‘Happy Birthday to You’ Is Finally Out of Copyright

Actress Marylin Monroe On Her 30Tiest Birthday. Photograph. 1956.
“— —— — —,” she sang. Photo: Votava/Imagno/Getty Images

The rights to the song “Happy Birthday to You” have been the subject of 80 years of legal battles, but they’re coming to an end on March 14. On that day, the seven-note tune will finally go into the public domain, as the music publisher Warner/Chappell — which has been charging moviemakers and TV networks many thousands of dollars whenever they film people singing around a cake — has agreed to pay a $14 million settlement in a class-action lawsuit brought by people who’ve paid to use the song. The lead plaintiff in the case was Jennifer Nelson, a filmmaker who brought suit in 2013 after she’d been charged $1,500 while making a documentary about the song itself.

In September, a federal judge ruled that the copyright Warner/Chappell held pertained only to “specific piano arrangements of the music,” and not the melody or lyrics. But Warner held on to its claim until agreeing to settle this week, citing a 1935 copyright that would have been enforceable. Much of the litigation hinges on the fact that the original tune is actually “Good Morning to You,” an earlier song written in the late 19th century by two sisters named Mildred and Patty Smith Hill. Their copyright expired in 1949; Warner/Chappell nonetheless bought and asserted that faulty copyright for $22 million in 1988, and has been collecting about $2 million a year ever since. Barring legal fees, most of the money from the settlement will go toward compensating anyone who has ever had to pay to license “Happy Birthday.” People who file claims to retrieve licensing fees paid after 2009 will be paid back first, according to the plaintiffs’ attorney, Mark Rifkin. But not everyone can get money back: The licensors are thought to have taken in $50 million over the years.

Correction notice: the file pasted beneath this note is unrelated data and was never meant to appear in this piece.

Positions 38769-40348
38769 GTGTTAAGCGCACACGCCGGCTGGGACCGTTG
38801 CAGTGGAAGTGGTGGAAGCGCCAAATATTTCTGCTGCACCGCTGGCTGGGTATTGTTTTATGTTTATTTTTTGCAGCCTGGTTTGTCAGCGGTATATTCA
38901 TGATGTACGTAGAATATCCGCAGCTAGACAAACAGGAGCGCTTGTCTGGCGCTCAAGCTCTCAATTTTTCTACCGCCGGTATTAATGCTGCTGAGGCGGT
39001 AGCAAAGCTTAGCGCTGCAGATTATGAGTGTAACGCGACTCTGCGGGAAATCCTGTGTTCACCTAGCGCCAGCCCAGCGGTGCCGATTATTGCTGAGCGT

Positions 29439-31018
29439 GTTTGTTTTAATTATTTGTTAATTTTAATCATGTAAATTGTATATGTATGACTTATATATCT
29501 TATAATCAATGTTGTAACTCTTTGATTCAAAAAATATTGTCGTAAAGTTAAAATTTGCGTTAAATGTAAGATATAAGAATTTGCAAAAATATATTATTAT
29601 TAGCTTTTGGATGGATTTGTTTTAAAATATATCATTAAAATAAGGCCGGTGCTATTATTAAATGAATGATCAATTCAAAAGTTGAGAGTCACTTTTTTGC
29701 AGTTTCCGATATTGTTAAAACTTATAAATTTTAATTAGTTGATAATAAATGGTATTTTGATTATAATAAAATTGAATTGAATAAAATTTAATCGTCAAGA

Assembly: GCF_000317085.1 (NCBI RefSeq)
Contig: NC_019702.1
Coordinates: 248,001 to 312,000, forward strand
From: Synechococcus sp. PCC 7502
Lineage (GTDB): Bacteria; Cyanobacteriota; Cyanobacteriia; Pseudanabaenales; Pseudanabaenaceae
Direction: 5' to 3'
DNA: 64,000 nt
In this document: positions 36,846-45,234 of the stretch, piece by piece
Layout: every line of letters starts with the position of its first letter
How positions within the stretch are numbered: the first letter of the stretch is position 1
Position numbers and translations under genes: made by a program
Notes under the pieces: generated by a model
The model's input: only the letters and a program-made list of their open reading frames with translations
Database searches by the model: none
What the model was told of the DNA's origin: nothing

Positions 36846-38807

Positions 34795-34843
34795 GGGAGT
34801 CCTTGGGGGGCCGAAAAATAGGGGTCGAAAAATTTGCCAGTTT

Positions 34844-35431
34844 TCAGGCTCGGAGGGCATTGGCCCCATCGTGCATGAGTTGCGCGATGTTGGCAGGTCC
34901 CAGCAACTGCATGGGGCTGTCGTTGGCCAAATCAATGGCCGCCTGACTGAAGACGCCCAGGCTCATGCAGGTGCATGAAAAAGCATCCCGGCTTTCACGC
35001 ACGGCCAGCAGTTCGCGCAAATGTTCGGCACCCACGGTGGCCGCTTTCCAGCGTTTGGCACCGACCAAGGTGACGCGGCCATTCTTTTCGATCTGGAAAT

Because Defendants have charged for use of the Song, untold thousands of people chose not to use the Song in their own performances and artistic works or to perform the Song in public,” says a memorandum supporting the settlement. “After the settlement is approved, that restraint will be removed and the song will be performed and used far more often than it has been in the past.” Certainly we’ve seen the last of those half-baked workarounds that filmmakers have used for years to avoid paying the bill:

Happy Birthday Alternatives in Film and Television from Free Music Archive on Vimeo.

In related March 14 birthday news, Billy Crystal will turn 68; Ansel Elgort will turn 22; and Michael Caine and Quincy Jones will both be 83. Happy royalty-free birthday to you all!

‘Happy Birthday to You’ Is Finally Free